The central component of Robo-City are the MIDI (Musical Instrument
Interface) sensored surfaces. The MIDI surfaces are capable of
transmitting precise position coordinates, velocity, and pressure
information in the form of standard MIDI messages. Some of these
carpet the floor and consist of a large number of Force Sensing
(FSRs) which are attached to heavy duty plastic sheeting and covered
polyethylene foam. Each FSR is assigned a separate input channel of a
Voltage to a MIDI Interface Box which has 64 analog inputs, plus MIDI
The Midi Box incorporates a Motorola MC68HC11 microprocessor and can
programmed to convert input/output analog signals to/from any desired
message, on multiple MIDI channels.
Used in conjunction with an "intelligent" external MIDI processing
these floor surfaces are ideal for Robo-City, where one or more
the exhibit can affect the music, the lighting, the cyberhumans, and
robots in real time by the nature of their movements and by their
position(s) on the surfaces. Robo-City also employs the I-Cube
various tactile objects (constructed by the technicians and the
participants) are outfitted with a variety of I-Cube sensors such as
and slide sensors, flexible bend sensors, light sensitive and G-force
sensors. The way in which visitors interact, react to, and play around
these sensored objects controls the environment variables of light,
video projection, and triggers the Disklavier (an electronic "player"
Participants also addressed the connection between humans and their
representational presence in cyberspace as they created computerized
cyberhumans. Issues of time, space, physicality and gravity were
visited, as well as the question of how the body is to be represented
inhabited within a virtual space. The cyberhumans inhabit Robo-City
via video projection controlled by the MIDI interactive surfaces.
In developing the cyberhumans and their surrounding environment, a
multiplicity of questions were raised, and a model for collaboration
was proposed. This collaborative technological investigation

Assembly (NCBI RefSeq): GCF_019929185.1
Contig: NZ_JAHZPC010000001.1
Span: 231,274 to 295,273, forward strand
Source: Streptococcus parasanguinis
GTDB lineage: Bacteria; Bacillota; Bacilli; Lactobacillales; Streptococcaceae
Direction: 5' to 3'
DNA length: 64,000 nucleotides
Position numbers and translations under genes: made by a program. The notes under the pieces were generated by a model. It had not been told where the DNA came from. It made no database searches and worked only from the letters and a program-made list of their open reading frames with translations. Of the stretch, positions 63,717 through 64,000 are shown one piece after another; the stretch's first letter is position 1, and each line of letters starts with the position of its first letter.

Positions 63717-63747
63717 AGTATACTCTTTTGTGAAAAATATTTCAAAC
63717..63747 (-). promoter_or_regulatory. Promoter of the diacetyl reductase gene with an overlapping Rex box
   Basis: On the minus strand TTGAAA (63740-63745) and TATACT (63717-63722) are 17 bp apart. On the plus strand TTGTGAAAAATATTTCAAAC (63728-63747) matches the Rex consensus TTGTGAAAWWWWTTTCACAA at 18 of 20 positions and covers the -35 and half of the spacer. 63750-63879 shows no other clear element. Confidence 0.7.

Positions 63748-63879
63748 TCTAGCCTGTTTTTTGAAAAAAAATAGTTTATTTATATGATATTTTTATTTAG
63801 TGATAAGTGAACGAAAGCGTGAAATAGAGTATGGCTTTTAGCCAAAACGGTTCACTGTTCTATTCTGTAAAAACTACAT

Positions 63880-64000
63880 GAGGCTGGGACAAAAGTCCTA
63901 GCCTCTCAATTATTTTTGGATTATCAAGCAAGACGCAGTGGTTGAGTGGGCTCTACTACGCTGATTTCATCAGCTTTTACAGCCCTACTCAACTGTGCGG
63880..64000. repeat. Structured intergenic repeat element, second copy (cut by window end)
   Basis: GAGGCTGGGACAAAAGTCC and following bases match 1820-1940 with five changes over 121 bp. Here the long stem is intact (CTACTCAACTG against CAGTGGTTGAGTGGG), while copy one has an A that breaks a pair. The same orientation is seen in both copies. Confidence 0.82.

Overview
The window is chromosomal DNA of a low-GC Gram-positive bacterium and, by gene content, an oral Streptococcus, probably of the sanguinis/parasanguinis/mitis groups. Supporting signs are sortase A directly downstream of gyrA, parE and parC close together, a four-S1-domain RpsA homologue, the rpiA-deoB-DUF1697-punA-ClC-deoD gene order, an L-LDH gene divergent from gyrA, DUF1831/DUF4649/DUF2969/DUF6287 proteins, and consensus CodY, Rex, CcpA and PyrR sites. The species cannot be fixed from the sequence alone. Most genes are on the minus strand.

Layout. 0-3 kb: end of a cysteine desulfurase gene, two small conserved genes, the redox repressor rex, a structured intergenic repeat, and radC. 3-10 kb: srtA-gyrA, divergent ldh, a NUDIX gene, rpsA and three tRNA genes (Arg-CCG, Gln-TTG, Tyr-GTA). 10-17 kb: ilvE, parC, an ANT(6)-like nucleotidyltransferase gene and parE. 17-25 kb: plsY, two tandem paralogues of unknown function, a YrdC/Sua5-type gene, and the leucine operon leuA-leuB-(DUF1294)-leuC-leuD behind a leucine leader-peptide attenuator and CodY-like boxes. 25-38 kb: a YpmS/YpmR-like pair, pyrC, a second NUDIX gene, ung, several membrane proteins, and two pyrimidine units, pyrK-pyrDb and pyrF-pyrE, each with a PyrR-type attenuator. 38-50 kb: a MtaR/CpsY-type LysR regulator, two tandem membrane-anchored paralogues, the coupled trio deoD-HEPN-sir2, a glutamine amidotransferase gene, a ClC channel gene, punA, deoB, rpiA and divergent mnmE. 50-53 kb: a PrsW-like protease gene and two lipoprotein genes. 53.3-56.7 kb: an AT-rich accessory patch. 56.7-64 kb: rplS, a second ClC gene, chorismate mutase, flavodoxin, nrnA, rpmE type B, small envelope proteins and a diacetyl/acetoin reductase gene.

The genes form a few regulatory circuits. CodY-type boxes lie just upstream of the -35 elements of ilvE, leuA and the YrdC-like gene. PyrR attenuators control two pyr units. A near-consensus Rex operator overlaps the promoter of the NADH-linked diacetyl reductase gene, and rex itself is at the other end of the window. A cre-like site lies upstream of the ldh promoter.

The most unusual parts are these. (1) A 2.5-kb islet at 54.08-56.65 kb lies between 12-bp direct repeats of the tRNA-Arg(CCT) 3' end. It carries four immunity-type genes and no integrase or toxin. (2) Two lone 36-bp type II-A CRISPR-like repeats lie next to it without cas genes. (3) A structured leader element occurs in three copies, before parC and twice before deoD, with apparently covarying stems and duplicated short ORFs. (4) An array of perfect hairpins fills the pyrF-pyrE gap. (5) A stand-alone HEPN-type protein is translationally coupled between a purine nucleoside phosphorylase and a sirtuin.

enhanced the methods of expression in virtual space and uncovered
digital processes through experimentation with the various software
and 3D rendering programs. First phase participants experienced true
collaboration in technological design, construction and showcasing and
away with the profound energy of human discovery.
The showcase phase of Robo-City opens June 19, 1998 at the newly
constructed Austin Children's Museum Theatre and continues for three
As visitors enter Robo-City, they transverse a MIDI floor panel which
activates video and audio instructions. With phase one design
as their guides, visitors learn that each person's own movement on the
floor panels triggers various sensors which control the city's
music, lighting, cyberhumans on the video screens and robotics
Visitors are invited to "play" with the sensored objects and interact
the robotics population to affect the city's environment.
Student ambassadors are trained to assist visitors in exploring the
installation and facilitating their questions comparing the cybercity
>the city in which they live.
Both the design and showcase phases of Robo-City are being video
for educational purposes. The video will be utilized to introduce
educators to new uses of science and technology in exploring social
and arts content and process. Robo-City is being transformed for the
Children's Museum Website, enabling visitors to explore the
I hope this is helpful and not to confusing